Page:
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Industry Talk

Dornbirn 2020: It’s five past twelve…

Austrian Minister for Climate Action Leonore Gewessler opened the virtual Dornbirn 2020 Manmade Fibers Conference with some very positive messages from Vienna

21st September 2020

Adrian Wilson
 |  Austria

Knitted Outerwear, Intimate Apparel

Austrian Minister for Climate Action, Leonore Gewessler.

Adrian Wilson reports

Austrian Minister for Climate Action Leonore Gewessler opened the virtual Dornbirn 2020 Manmade Fibers Conference on September 16th with some very positive messages from Vienna.

Austria aims to be climate neutral by 2040, but Gewessler said big ideas and big investments were needed to ensure Europe’s planned reshaping of industrial production is successful.

“We don’t want to step back from international interplay, but Europe has the power and the will to reshape its industry and an exceptional year will not stop us from working towards that,” she said. “As far as the fibres and textile industry is concerned, positive developments have been outweighed by enhanced consumption. Of the one hundred tons of fibres produced every year, seventy million tons end up in landfill, with only a small fraction recycled. That’s a frightening development.”

Austria’s State Secretary Magnus Brunner agreed, but added that local initiatives such as the Smart Textiles Platform Austria and the Research Institute for Textile Chemistry at Innsbruck were involved in many positive projects involving businesses.

Austrian State Secretary, Magnus Brunner.

Carbon neutral

One of the most visible and active of these businesses is, of course, cellulosic fibres producer Lenzing.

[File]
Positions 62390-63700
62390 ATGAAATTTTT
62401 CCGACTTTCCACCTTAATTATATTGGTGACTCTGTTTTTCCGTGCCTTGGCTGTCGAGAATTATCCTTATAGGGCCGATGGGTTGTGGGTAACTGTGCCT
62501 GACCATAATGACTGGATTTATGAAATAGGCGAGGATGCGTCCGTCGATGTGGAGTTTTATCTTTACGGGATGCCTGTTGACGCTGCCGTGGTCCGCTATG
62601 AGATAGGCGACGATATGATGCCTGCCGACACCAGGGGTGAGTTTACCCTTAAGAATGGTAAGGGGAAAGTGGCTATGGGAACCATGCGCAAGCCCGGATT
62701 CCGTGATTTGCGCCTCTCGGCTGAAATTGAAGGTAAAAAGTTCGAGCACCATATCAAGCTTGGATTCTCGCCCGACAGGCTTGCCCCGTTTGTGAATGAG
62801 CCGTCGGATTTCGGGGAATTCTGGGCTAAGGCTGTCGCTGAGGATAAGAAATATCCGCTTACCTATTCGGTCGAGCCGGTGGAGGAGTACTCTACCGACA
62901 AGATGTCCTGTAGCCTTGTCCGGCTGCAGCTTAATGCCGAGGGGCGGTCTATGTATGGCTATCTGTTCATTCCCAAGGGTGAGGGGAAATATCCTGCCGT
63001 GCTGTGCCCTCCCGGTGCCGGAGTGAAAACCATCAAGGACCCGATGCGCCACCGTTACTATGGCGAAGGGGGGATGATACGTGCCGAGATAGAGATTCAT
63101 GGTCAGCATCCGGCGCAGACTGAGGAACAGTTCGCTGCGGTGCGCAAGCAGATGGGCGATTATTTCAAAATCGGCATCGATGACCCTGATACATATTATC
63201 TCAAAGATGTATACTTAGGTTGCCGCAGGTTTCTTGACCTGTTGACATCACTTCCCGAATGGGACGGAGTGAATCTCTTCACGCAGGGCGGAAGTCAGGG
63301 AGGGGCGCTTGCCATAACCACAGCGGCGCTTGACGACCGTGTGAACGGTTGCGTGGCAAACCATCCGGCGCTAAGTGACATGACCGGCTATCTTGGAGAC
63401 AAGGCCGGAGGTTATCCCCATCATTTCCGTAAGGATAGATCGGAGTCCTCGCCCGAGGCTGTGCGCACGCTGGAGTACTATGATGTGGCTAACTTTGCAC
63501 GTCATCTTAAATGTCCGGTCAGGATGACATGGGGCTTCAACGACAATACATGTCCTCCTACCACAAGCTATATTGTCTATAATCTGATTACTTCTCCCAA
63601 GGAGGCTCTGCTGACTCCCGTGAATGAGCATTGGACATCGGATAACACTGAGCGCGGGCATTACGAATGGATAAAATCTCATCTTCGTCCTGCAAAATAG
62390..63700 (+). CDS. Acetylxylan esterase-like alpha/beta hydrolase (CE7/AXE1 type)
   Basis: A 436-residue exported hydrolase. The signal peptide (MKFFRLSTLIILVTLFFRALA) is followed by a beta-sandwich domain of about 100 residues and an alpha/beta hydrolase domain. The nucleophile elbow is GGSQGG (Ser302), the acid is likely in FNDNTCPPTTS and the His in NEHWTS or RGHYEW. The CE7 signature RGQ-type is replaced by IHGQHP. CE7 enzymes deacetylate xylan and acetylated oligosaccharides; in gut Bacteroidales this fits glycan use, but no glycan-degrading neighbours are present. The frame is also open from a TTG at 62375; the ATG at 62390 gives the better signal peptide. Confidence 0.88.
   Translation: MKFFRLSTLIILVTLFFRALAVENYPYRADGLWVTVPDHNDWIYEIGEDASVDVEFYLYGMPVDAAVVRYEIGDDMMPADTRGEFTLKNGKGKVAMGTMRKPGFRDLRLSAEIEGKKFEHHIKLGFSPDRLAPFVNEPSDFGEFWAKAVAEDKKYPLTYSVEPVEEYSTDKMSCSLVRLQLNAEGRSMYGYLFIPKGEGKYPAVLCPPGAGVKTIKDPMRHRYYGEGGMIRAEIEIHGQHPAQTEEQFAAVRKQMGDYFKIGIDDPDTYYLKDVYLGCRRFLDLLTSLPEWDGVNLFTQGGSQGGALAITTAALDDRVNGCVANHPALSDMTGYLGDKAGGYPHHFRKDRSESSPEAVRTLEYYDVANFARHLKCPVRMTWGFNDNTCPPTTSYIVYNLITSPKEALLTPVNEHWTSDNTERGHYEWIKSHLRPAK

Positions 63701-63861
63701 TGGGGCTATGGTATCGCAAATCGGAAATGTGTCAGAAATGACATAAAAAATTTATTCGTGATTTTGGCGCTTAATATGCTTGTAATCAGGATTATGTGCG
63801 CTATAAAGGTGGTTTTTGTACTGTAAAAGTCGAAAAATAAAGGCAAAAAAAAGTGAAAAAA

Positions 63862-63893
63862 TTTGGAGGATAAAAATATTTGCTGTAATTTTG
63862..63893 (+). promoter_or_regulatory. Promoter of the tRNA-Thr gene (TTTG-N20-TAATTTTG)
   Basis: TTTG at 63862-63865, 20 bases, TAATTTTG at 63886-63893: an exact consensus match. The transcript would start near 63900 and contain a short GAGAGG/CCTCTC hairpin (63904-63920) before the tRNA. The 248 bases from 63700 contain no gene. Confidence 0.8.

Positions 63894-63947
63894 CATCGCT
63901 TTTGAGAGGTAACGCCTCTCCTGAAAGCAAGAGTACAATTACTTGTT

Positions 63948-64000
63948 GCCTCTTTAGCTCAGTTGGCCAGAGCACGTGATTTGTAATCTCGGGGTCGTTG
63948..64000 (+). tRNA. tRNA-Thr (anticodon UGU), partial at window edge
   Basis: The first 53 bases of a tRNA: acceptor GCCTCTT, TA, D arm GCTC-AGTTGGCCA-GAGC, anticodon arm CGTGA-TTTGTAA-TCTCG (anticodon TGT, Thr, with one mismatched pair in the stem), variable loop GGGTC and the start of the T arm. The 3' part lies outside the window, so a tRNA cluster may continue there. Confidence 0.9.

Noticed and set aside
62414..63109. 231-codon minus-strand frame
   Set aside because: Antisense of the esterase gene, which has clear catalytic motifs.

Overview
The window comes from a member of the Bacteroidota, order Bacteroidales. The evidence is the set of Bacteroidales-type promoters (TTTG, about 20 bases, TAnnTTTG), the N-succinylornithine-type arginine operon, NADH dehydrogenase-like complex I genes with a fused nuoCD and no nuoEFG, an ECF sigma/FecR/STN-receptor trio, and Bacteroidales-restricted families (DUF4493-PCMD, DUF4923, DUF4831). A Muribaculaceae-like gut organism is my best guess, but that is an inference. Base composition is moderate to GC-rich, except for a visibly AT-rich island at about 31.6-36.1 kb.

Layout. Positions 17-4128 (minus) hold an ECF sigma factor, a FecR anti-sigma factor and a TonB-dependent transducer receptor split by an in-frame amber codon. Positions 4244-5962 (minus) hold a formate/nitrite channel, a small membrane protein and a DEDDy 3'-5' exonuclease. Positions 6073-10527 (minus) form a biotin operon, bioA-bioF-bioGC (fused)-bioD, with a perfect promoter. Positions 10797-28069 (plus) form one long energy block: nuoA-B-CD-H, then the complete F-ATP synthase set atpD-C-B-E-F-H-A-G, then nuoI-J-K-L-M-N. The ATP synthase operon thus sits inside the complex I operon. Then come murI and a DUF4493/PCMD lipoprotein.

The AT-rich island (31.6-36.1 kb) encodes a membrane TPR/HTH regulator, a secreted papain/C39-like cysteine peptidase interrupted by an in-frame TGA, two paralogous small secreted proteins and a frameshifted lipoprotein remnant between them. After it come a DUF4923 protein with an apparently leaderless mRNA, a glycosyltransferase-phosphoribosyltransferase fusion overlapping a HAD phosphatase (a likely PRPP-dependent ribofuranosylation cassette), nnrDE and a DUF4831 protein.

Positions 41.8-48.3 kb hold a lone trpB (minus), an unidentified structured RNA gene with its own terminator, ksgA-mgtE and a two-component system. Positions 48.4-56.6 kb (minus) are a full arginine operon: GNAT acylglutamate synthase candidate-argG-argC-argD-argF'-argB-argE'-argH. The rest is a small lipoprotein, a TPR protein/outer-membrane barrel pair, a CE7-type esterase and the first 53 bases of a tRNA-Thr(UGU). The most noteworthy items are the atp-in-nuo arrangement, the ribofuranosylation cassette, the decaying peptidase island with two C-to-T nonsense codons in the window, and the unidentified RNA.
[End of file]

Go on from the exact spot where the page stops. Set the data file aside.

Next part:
COO Robert van de Kerkhoff said it had become clear that humanity’s relationship with nature was broken and this would have catastrophic consequences if not successfully addressed.

Lenzing Group COO, Robert van de Kerkhoff.

As a member of the CEO Climate Leaders Group of the World Economic Forum and a signatory to the United Nations Fashion Industry Charter for Climate Action, Lenzing announced in June 2019 that it would drastically reduce its CO2 footprint. The company has committed to investing €100 million in the next few years to reduce carbon emissions, both inside its operational boundaries and in its supply chain.

A first milestone is set for 2030, when Lenzing plans to reduce CO2 emissions per ton of product by almost 50% compared to a 2017 baseline. It further aims to become entirely carbon neutral by 2050.

“Covid-19 is significant in that it will see projected growth of fibres drop in 2020, with a 3-4% recovery expected, but do we want to just go back to the old normal?”  van de Kerkhoff asked. “Everything has been driven by volume growth but maybe we should not aim for this growth to continue and start looking at true value growth. We can’t afford to go back. For twenty years we have been talking about it being five to twelve, but it’s too late already. Every collective action will take years.”

Ecosystem